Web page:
Mr. Stevens said that last year during Hurricane Mathew we took care of his cats and he wanted to know if he can leave the cats with us again this time. I told him NO! I reminded Mr. Stevens that the only reason we had his cats was because he refused to evacuate without them. The police took his cats so he would leave. The cats were put in the top cage with extra food, water and litter boxes. The police department was forced to evacuate the city as well, and his cats sat alone in a dark, damp cinderblock building for two days until we were allowed back over the bridge. It took another three days for power to be restored. When I reminded Mr. Stevens that I called him for ten days to pick up his cats and almost charged with abandonment he said “Oh yeah, I forgot about that.” I told him I didn’t forget, and suggested he start looking for a boarding kennel now.


I had a guy call last week. He said that his girlfriend lived in Oceanside, the new Habitat for Humanity housing. They had a small teacup pig being shipped to them the following day and wanted to make sure that our laws would allow it. I told him no. The only pigs allowed in our city are miniature Vietnamese pot bellied pigs, anything else is a $500 ticket. Pot bellied pigs must be vaccinated and registered with the City. He was shocked. He said “I’ve done my research, and these pigs don’t get above 30 pounds.” I told him that he needed to do more research. All our ordinances are online. Unless he had a bona fide, purebred miniature Vietnamese potbellied pig -- sus scrofa vittatus -- he was in violation.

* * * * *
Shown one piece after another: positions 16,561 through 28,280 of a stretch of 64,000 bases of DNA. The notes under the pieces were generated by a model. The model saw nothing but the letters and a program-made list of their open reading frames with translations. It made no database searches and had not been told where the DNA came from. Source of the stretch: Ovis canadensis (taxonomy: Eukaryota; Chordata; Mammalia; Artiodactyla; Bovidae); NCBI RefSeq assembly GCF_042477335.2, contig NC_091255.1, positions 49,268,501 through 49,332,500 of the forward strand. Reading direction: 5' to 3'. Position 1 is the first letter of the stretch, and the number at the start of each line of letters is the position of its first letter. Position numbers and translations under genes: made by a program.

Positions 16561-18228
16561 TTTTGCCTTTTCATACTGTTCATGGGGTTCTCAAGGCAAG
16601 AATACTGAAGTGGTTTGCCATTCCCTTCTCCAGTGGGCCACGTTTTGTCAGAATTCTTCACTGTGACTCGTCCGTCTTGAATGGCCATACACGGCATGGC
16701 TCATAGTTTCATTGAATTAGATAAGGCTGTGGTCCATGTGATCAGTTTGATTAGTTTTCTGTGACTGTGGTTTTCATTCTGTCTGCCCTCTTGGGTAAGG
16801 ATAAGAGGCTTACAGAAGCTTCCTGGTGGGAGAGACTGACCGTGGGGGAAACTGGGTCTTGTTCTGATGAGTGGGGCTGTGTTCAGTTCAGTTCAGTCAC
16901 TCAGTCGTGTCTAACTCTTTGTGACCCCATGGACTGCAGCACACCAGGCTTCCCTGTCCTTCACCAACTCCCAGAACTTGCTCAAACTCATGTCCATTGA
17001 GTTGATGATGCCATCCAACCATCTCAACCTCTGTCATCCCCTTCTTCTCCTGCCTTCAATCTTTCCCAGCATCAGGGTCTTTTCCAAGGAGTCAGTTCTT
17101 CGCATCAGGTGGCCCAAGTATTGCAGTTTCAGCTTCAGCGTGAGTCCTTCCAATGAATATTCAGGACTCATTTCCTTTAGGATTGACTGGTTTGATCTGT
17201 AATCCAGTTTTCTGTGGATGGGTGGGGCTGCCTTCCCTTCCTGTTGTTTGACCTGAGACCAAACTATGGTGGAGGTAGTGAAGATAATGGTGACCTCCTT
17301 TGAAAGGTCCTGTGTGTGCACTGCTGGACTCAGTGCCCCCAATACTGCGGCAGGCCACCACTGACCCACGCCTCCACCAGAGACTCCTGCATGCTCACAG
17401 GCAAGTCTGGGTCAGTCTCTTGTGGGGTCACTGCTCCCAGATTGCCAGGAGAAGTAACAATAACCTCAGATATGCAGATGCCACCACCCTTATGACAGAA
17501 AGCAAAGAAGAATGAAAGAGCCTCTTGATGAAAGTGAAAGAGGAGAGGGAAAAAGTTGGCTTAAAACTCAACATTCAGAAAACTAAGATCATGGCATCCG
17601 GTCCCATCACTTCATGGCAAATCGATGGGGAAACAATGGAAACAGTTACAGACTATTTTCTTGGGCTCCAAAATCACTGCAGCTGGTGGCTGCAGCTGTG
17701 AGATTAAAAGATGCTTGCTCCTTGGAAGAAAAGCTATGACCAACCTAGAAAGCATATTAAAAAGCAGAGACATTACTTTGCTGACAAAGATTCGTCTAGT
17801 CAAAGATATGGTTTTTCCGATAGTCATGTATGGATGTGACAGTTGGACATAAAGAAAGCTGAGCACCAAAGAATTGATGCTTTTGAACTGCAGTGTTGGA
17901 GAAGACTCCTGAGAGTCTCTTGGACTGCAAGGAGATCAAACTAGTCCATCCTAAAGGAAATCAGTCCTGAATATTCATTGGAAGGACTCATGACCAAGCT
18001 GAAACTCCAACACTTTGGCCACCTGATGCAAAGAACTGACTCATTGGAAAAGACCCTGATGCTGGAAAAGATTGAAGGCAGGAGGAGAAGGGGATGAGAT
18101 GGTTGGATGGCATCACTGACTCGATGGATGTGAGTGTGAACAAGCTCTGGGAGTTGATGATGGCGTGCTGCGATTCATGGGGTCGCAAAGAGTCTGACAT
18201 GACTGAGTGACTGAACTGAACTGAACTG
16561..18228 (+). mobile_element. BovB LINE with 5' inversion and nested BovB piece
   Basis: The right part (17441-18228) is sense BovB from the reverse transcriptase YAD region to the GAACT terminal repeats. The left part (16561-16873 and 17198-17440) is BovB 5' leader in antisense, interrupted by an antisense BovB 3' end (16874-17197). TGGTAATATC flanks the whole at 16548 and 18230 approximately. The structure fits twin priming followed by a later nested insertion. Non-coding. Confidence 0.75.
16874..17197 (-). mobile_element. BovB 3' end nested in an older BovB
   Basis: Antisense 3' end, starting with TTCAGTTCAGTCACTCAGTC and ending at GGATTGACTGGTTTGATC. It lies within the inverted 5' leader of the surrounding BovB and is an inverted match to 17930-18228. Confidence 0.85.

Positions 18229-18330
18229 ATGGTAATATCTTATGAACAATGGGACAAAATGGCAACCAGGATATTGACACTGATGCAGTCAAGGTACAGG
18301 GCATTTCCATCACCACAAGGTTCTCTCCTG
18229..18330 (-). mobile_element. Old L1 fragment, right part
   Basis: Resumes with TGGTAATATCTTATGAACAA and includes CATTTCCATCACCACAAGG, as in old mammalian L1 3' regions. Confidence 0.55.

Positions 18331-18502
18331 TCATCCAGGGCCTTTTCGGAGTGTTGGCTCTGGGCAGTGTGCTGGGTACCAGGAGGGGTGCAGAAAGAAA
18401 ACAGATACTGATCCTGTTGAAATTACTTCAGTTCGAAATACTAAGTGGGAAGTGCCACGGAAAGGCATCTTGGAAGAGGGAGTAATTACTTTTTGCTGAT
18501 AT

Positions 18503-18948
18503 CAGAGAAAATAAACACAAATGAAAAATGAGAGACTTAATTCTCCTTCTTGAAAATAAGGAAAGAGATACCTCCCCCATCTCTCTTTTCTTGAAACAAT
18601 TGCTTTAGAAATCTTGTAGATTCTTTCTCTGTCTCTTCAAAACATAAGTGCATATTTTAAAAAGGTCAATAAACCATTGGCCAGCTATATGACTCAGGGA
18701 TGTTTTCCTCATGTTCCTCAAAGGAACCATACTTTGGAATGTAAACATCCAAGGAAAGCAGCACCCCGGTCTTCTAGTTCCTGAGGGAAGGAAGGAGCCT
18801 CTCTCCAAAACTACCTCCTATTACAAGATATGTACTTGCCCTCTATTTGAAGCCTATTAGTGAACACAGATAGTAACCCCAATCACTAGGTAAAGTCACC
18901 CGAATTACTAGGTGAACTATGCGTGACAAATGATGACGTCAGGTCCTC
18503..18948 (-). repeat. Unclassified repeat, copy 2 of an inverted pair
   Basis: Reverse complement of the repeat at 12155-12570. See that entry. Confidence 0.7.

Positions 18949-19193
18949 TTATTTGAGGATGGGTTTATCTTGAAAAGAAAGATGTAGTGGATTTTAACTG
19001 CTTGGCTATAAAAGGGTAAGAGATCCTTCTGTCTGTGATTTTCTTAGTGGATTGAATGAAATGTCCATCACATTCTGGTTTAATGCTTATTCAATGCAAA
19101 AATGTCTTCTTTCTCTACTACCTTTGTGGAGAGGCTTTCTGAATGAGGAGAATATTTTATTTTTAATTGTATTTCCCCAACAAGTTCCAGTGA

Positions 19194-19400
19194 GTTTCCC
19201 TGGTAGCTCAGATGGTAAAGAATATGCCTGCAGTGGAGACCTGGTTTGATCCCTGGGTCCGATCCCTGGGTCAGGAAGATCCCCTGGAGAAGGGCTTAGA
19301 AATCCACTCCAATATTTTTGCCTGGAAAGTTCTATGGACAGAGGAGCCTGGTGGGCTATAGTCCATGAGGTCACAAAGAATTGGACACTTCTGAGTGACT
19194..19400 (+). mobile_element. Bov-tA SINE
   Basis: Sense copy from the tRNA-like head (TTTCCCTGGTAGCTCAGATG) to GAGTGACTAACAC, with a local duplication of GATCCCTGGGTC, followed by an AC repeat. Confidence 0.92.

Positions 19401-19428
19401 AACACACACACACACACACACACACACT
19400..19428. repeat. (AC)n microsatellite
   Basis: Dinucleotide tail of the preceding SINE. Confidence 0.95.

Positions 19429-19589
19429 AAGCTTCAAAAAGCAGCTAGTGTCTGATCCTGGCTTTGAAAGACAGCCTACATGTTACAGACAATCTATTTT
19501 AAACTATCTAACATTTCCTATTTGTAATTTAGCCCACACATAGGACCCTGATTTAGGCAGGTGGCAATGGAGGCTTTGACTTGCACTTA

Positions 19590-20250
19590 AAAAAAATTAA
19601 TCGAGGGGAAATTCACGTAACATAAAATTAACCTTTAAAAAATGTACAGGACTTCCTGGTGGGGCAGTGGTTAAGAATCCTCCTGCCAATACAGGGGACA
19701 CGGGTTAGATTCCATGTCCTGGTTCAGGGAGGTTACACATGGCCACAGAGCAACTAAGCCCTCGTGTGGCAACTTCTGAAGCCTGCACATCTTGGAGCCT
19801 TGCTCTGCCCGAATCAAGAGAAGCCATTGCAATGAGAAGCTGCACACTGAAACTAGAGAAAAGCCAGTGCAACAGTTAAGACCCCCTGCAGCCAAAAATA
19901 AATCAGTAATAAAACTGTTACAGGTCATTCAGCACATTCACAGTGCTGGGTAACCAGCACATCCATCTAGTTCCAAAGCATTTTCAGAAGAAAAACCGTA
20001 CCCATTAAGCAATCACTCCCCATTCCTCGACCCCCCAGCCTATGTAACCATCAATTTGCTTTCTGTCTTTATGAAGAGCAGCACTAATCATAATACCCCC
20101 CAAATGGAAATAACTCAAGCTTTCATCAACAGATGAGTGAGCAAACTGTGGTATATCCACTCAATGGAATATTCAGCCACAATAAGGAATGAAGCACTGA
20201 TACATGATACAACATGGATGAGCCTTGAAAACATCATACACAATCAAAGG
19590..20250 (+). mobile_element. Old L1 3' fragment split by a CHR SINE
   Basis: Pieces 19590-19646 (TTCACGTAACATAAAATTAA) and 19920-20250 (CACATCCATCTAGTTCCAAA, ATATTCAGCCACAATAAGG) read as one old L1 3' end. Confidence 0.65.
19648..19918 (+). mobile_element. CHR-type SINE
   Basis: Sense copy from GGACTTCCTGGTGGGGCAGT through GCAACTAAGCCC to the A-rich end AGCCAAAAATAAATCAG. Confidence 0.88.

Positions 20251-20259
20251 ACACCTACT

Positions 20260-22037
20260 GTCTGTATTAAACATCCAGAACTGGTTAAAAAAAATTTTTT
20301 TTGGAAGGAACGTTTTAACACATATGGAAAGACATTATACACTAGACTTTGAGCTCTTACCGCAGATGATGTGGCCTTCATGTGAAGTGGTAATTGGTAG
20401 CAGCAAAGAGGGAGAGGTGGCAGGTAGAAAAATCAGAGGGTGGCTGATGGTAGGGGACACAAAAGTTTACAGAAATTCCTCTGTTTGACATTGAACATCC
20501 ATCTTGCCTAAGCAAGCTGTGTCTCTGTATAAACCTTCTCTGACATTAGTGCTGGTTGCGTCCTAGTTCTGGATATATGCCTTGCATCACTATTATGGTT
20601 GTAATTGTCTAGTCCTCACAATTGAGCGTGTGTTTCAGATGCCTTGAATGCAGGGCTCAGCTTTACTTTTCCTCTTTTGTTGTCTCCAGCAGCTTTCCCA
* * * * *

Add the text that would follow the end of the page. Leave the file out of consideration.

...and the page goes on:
The same guy called back three hours later and asked “What if we register the as an emotional support animal? The pig costs $1500!” (Did I mention they live in Habitat for Humanity housing?) I told him that I knew his neighbors. The moment one of them complained about the pig -- and we both know they will -- I was writing him a $500 ticket. And I would continue to write tickets until the pig was removed from the City. I strongly suggested he either
  1. Move to a town that allowed pet pigs or
  2. Get a dog from the Humane Society and spend the other $1450 on something more practical.
He said he could still get his money back. I told him I thought that was a better idea. But between you and me, I’m expecting a pig complaint by Christmas. 


On a personal note, I took Hermione to the vet for grooming on a Saturday morning. The place was crowded. Hubby and I sat in a corner waiting for our turn. A man came in with a toddler and started leading his child around the room, saying things like "See the doggy?" and "Where's the kitty?" He actually found it amusing that his child was banging on roughly petting dogs and sticking fingers in cat carriers. I glared. When the little brat came over to "Look at the birdie" Hermione squawked so loudly that the child ran away. Good Girl! We got called into the exam room before I could chastise the father. But I did post this snarky comment on Facebook:
Dear people with small children,

The vet's office IS NOT a petting zoo. If you must bring your kids along, please contain them. These animals are sick and/or stressed. The last thing they want is to be harassed by your toddler.